Legalzoom, the firm that has stirred up a good deal of controversy in the United States with its online legal businesses, has launched a UK product, Legacy. This follows its purchase of the North of England firm Beaumont Legal, an old-established business that has been going for more than 200 years. It is particularly known for its conveyancing for which it has received a number of awards but its website also showcases its work on wills and probate. The intention seems to be to retain the firm’s standalone physical presence – it has impressive six day a week opening hours running from 8am to 8pm Monday to Friday and a slightly shorter Saturday. The firm’s website does not mention the Legalzoom link though its appointees are directors of the limited company that runs the business. Nor does the firm’s website make any reference, at least yet, to the LegalZoom Legacy product which is advertised in Beta form only on its own website. LegalZoom have clearly given a considerable amount of thought has clearly gone into the designing of Legacy – which is still being developed. It is worth examining its business model.
Legacy has been constructed to side step the market for one-off will writing by repacking it as a continuing activity. The idea is that you download an app. This guides you through drafting a will which you can update as your circumstances change. You can personalise it by, for example, specifying a legacy for a child; amending gifts whenever you want; responding to prompts from the app to reconsider when the child reaches their majority; and building up a unique library of photos and messages to go with your gift.
‘Capture and curate a journal of your life with your loved ones,’ says the website.’ Videos, photos, messages, thoughts – build something to pass on’. Coming soon will be a facility for future messages which will ‘Time future messages to only be delivered on events (wedding day, graduation etc), or dates (birthdays, anniversaries…).’ and, more prosaically, you will also be able to add a lasting power of attorney. The service costs £4.99 a month – with the clear hope that this will carry on until the regrettable inevitability of your death and the potentially profitable opportunity of your probate.
The challenge of the Legalzoom model is to remodel will drafting as a continuous exercise justifying the easy accessibility of an app. As domestic law stands, the actual will must be downloaded, printed, signed by the testator and witnesses under time-honoured requirements and stored. Thus, at the crucial moment, the process leaves the digital world.
Current requirements might change to accommodate electronic developments but, frankly, you might not want to hold your breath. It is also to be seen how testators see their actions. Will they want to build up photo libraries of their joyful children in the context of reminding themselves of their own departure? Will legatees be at all attracted to the imminently available facility for testators to speak to them from the grave on significant anniversaries and birthdays?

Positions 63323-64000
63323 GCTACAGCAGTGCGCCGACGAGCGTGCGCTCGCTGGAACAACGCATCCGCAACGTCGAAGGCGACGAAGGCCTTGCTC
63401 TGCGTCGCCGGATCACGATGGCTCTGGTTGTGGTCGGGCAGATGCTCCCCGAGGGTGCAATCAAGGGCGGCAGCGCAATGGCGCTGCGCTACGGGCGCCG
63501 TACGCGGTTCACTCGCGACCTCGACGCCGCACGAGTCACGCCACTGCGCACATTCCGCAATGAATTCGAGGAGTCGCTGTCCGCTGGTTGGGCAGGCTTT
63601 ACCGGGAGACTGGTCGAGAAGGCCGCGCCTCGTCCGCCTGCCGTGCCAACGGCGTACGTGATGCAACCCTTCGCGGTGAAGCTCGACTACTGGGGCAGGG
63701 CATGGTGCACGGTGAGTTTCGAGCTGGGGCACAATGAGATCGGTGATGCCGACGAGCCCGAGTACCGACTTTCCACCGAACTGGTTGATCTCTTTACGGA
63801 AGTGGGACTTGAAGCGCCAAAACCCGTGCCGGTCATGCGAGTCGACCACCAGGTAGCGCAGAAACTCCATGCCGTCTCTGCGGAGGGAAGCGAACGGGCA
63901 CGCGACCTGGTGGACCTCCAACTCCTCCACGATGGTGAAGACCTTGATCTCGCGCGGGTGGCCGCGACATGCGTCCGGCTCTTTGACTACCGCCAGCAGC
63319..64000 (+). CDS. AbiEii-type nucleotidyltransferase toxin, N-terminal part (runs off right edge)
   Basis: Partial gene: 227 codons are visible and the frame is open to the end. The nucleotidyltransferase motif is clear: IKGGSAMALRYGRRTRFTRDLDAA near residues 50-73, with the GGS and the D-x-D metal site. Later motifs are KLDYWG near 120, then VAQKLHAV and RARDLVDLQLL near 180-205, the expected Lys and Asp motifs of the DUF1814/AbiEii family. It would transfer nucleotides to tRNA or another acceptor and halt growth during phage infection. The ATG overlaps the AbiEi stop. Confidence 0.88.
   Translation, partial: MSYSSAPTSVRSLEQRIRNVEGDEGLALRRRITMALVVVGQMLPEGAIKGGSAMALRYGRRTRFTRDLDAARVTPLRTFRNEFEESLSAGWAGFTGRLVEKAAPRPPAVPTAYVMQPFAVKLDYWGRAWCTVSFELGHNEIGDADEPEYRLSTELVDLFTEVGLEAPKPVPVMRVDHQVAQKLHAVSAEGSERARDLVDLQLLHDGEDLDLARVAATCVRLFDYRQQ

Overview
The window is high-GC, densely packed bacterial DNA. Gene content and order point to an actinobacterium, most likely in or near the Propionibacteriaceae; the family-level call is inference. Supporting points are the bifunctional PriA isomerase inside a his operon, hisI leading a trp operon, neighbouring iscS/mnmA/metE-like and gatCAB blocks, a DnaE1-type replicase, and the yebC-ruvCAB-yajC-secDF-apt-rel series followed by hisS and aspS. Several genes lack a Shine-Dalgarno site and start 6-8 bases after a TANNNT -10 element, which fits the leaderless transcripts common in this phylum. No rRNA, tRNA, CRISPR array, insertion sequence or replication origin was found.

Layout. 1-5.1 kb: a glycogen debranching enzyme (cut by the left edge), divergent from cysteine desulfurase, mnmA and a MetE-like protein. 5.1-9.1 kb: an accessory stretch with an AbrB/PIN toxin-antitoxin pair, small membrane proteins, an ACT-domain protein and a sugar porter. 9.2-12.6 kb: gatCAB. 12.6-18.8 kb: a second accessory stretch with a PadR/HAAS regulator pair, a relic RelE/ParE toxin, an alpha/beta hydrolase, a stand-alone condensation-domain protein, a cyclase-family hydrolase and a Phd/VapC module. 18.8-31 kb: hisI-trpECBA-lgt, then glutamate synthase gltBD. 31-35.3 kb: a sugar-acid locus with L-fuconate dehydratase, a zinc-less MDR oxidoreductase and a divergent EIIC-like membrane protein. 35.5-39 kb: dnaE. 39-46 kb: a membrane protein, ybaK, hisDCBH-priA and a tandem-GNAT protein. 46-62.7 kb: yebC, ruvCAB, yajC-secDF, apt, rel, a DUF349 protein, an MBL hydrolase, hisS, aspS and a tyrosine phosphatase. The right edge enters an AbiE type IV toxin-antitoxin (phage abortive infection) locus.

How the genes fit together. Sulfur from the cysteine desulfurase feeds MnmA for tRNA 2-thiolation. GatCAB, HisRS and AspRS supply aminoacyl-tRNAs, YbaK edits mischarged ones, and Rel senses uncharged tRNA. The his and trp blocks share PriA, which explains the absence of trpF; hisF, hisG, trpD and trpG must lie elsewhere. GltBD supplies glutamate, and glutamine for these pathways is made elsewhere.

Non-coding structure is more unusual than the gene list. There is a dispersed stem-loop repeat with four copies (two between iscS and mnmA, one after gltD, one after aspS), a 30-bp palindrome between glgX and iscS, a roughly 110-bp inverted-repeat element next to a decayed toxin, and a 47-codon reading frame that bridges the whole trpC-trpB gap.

So, we will see whether this business model will work. To some extent, that will depend on the competition – which it is worth surveying. On this, www.Citizensadvice.org.uk has general, and moneysavingexpert.com, specific information. Any potential testator would do well to consult both. Moneysavingexpert.com has the great advantage of listing organisations that will actually draft you a will – including the possibility that it may be included in your insurance; available from charity based schemes by institutions hoping for a legacy; purchased from low cost solicitors (Including the NGO consumer body Which?); and various DIY options.
Moneysavingexpert.com itself follows an interesting business model. It is part of a consumer empire established by crusading journalist Martin Lewis and, though now part of a wider commercial group, it explains:
MoneySavingExpert.com isn’t a typical website. It allows neither advertising (companies can’t pay to appear on the site), nor subscription (no charge is ever made for using the site). Yet it’s a mammoth beast, with more than 80 full-time staff, an email distribution list of more than 10 million people, complex MoneySaving tools to develop and a huge amount of technology to keep the site online … Companies cannot pay to appear on the site. Guides are written purely from a ‘what’s the best way to save money?’ stance. Once the guides are finished, it’s one of the team’s job to see if they can find ‘affiliate links’ to the top products. These look and work in the same way as normal links, but if someone clicks through, the link is tracked and may generate a payment to the site. The details vary – sometimes the payment’s per click, per user, per application, per accepted application or any combination … We only use affiliate links that give you an identical (or better) deal than going direct. However, as these are technologically generated, issues can happen, so please let us know if you spot any. We don’t track individuals’ data (unless we’ve asked you, where it’s necessary for a specific service). Nor will we ever sell it to third parties, or pass it to MoneySupermarket, without the individual user’s permission.
Moneysavingexpert.com started in 2003 with an investment of £100 and now claims 15m users a month. It trades on its ethical reputation. It is an example of how in the consumer field it has been possible to develop a business model where self-generated income can finance a very sustainable business in a way that you might not have predicted. Whether Legalzoom can pull off a similar triumph is to be seen.